They will only sell tickets once there’s a confirmed sailing. Don’t trust what they say, though, keep asking around, you will hear many contradictory stories. Be persistant, don’t get fooled.
Official prices are mentioned on the Caspian Shipping company website. Last traveler reports indicate a ticket Turkmenbashi – Baku is 90$ (January 2015). Baku – Aqtau is 110$ last we heard (June 2015). You might need to show onward visas when you buy a ticket. On the boat you can get a cabin for free, or 5, 10 or 20$ (bargain!). Onboard the Berkarar from the passenger manager it costs $50 for a seat, $105 single bed, $160 twin bed.
Where to buy tickets
See the chapters of the different ports for more on that.
Ferry with a car or bike
There is a separate charge for those crossing the seas with their vehicles. It changes from boat to boat (especially the ramp-scam has not been introduced everywhere yet).
Prices since April 2015: roughly, they will charge you an extra $50-70 USD per meter of the length of the vehicle transported to Turkmenistan and $100 USD per meter for a vehicle to Kazakhstan (Half a meter can be counted either way, try to measure smart!). One motorbike will cost you $110 USD (Turkmenistan) and $115 (Kazakhstan), a bicycle will cost $10 to both destinations. Another charge is for using the special bridge to board the ferry: 1 car is $25 USD, motorbike and bicycle $20 USD.
Yes, that’s a rip-off. Not all boats do this, though. On the other hand, some boats don’t mind asking for another 20$ to let you off the ferry.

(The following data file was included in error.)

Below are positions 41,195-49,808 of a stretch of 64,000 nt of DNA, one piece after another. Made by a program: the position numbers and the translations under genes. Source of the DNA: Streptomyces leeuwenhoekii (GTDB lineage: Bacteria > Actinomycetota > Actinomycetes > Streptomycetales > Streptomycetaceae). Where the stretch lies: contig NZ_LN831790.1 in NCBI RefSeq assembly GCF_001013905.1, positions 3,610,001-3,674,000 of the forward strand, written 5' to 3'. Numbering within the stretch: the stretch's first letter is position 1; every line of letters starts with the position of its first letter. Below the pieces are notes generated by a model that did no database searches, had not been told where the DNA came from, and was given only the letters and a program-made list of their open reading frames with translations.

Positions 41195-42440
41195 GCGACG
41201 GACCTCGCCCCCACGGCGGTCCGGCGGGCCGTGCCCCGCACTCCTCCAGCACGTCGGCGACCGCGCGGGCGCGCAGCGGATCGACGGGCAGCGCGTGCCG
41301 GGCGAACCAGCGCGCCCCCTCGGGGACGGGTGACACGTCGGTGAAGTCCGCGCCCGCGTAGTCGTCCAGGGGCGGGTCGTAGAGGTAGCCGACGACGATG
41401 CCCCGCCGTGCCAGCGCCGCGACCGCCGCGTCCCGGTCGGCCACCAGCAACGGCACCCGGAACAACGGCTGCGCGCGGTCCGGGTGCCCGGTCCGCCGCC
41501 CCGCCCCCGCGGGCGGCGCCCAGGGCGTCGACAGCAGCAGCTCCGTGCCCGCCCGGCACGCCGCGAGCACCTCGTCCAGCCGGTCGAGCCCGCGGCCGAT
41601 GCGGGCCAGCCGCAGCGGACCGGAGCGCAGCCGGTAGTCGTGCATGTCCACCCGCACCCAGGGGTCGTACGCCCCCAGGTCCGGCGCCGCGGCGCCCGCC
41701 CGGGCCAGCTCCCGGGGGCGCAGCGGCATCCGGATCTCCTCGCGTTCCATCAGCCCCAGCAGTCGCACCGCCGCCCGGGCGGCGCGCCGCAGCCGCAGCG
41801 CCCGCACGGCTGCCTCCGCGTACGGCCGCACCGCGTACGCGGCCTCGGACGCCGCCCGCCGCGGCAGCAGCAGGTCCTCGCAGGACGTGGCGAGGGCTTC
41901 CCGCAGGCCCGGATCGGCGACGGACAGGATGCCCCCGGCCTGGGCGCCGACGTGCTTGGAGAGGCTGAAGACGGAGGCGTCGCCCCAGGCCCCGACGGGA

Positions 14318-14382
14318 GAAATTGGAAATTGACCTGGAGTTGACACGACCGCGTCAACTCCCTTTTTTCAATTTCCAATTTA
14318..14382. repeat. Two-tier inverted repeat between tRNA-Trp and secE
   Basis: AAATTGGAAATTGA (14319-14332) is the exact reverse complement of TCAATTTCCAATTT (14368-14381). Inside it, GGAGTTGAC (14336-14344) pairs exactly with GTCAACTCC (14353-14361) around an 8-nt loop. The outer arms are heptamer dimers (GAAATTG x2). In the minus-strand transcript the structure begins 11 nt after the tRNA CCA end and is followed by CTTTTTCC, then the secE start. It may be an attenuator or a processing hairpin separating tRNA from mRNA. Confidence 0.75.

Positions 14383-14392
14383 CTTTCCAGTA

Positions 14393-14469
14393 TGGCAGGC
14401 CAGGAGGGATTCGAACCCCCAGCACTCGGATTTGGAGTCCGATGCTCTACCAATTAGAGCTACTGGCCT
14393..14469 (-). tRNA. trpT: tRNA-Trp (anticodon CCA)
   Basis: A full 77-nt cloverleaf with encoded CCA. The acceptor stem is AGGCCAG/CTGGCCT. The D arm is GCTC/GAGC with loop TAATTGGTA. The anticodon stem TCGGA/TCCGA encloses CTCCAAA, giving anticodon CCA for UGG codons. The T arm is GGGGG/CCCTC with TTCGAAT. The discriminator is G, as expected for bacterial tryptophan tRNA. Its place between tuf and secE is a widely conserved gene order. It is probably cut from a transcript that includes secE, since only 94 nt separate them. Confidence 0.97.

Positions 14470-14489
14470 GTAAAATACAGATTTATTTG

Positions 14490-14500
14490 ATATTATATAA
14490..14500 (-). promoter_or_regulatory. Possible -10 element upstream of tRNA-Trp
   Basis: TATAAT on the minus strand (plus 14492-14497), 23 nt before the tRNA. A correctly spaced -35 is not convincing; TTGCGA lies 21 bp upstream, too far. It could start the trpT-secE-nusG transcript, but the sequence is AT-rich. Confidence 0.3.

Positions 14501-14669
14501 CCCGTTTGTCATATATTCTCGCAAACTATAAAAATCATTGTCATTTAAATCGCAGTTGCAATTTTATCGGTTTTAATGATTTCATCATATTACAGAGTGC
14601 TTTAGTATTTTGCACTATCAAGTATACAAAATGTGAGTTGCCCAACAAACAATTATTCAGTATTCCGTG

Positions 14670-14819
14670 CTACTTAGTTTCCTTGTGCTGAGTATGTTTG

If you are thinking of taking your car to Turkmenistan, see our article on driving in Turkmenistan for a full account of all the costs.
For Mongol Rally drivers
Want to take the ferry? You are not the only one. With the exploding popularity of the Mongol Rally, the people at the ticket office in Baku discovered a nice little earner in you and your fellow-drivers. Prices for tickets can suddenly increase drastically, as the places on board are limited. You might not get on the boat either, since they like to be strict about the number of people they let in. Plus, it will be full of other Mongol Rallyers. Some might like the companionship, while others prefer to get off the beaten track.
Since 2015, ferries are not leaving and arriving exclusively in Baku anymore, but also from Alat, 70 km south of Baku. Ferries from Baku only take trucks and cars, no individual passengers like hitchhikers or cyclists. Ferries from Alat only take trains and passengers, no cars. The procedure is the same if you leave from Alat or from Baku: you call in the morning to the office in Baku. If there is a boat you go to the office, buy the ticket and go to the port in Baku or Alat to catch the ferry.